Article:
It’s not surprising that The Washington Post is one of the first major mainstream publications to implement Facebook, considering their CEO is on the company’s board. Meanwhile, other papers should take note of what they could potentially be offering users and advertisers through Facebook Connect. It’s a strong alternative – or at least compliment – to a proprietary registration wall and social network. At present, there would seem to be both a lot of engagement and targeted advertising dollars being left on the table.

Facebook Readies Rival to Twitter Search 2009

FacebookFacebookFacebook is testing a realtime search engine for users’ news feeds that will challenge TwitterTwitterTwitter search, the company revealed on its blog today.

Let’s face it: Facebook Search really isn’t all that impressive of a tool. It does a good job of searching for people, groups, and apps, but doesn’t fare well at all if you search a general term like “Iran Election.” With all of the information available on Facebook, wouldn’t it be nice to find images, videos, links, and status updates relevant to a search keyword? Meanwhile, the lack of such a feature means that Twitter search has become the go-to place for realtime information.

Facebook isn’t blind to the issue. The world’s largest social network revealed today that it’s experimenting with a new type of search that could actually make it a social alternative to GoogleGoogleGoogle, Bing, and other major search engines. Most importantly, however, it can begin to challenge Twitter in realtime search. Soon, when you search for a recipe or the latest on the Iran crisis, related status updates and photos from friends and public Facebook profiles will appear. In fact, it’s already active for a small group of users.

In a blog announcement, the social networking giant explained that it believes our friends are a strong source of relevant information. If I care about the season finale of Lost, it stands to reason I would want to know how my friends felt about it. This new search feature would do just that. From the Facebook blog:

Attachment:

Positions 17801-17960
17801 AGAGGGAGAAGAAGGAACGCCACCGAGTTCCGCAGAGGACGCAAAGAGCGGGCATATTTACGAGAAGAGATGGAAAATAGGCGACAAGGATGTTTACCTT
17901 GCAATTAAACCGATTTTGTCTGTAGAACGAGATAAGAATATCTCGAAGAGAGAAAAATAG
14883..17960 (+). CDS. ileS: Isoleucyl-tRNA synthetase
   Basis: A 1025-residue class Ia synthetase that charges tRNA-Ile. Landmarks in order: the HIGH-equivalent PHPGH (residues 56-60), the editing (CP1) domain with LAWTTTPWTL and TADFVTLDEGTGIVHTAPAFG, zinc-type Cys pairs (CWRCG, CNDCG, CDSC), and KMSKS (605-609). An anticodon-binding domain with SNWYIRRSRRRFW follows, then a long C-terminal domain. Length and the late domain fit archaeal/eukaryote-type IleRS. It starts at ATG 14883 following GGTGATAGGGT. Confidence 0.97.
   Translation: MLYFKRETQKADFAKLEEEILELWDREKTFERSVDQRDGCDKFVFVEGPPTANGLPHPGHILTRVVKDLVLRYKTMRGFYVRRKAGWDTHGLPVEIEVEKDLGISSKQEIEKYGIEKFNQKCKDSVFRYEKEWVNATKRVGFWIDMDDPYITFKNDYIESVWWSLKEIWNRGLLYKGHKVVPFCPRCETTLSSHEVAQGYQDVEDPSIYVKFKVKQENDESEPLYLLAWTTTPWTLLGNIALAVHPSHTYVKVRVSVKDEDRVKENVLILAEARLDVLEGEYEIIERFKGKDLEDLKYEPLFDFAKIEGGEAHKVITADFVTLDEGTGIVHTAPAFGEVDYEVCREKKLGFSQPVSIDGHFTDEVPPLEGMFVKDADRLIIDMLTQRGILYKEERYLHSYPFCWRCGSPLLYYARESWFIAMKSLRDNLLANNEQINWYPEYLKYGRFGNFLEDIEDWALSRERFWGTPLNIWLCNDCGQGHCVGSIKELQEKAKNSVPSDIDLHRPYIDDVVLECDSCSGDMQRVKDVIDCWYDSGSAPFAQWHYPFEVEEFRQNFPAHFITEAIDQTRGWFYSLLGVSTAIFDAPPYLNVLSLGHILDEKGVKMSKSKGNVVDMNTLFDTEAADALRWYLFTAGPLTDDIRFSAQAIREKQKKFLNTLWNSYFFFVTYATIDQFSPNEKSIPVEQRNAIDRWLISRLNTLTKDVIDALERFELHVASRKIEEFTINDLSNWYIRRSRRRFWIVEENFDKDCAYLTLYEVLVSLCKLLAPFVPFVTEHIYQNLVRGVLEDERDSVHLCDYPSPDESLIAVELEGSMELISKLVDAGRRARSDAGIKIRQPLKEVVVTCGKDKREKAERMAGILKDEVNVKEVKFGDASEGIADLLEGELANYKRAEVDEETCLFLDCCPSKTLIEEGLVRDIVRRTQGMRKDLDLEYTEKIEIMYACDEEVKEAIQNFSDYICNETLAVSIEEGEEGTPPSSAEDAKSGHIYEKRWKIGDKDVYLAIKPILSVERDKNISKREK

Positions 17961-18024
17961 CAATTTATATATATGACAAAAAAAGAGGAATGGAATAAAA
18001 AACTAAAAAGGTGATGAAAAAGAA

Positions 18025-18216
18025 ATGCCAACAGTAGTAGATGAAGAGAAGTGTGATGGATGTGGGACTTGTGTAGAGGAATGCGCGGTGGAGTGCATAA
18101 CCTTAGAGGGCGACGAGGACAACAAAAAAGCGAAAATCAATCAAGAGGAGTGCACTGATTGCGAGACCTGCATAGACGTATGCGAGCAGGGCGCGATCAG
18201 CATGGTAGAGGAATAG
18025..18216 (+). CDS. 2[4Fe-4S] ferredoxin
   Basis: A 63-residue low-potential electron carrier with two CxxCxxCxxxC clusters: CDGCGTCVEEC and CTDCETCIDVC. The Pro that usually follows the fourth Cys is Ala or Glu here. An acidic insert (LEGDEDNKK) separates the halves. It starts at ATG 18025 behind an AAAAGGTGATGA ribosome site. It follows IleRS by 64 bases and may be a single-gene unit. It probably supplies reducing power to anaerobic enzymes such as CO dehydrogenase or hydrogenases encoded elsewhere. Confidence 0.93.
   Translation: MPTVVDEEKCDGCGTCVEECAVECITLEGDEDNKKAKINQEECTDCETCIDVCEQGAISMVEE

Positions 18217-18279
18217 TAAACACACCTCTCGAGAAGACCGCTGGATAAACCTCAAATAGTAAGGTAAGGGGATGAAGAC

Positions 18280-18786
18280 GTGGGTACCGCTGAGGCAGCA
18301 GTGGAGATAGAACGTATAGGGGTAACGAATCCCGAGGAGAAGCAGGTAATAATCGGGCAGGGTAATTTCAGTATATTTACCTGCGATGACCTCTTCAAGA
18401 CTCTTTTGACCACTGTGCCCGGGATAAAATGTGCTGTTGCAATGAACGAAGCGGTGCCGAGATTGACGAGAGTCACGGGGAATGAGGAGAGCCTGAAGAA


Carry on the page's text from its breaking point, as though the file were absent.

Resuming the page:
Those of you in the test group will see new layouts for search results that will continue to include people’s profiles, Facebook Pages, groups and applications, and some entirely new Search features. With the test, you will be able to search your News Feed for the most recent status updates, photos, links, videos and notes being shared by your friends and the Facebook Pages of which you’re a fan. You will also be able to search for status updates, posted links and notes in Search from people who have chosen to make their profile and content available to everyone. As always, you can control what content you’re sharing by editing your privacy settings here.

The people around us are a powerful source for finding information about new and interesting information — from the latest on last night’s episode of “The Office” and suggestions on what to do for your next vacation to current events.

Kamis, 04 Juni 2009

Facebook User Drops $70.50 Lawsuit 2009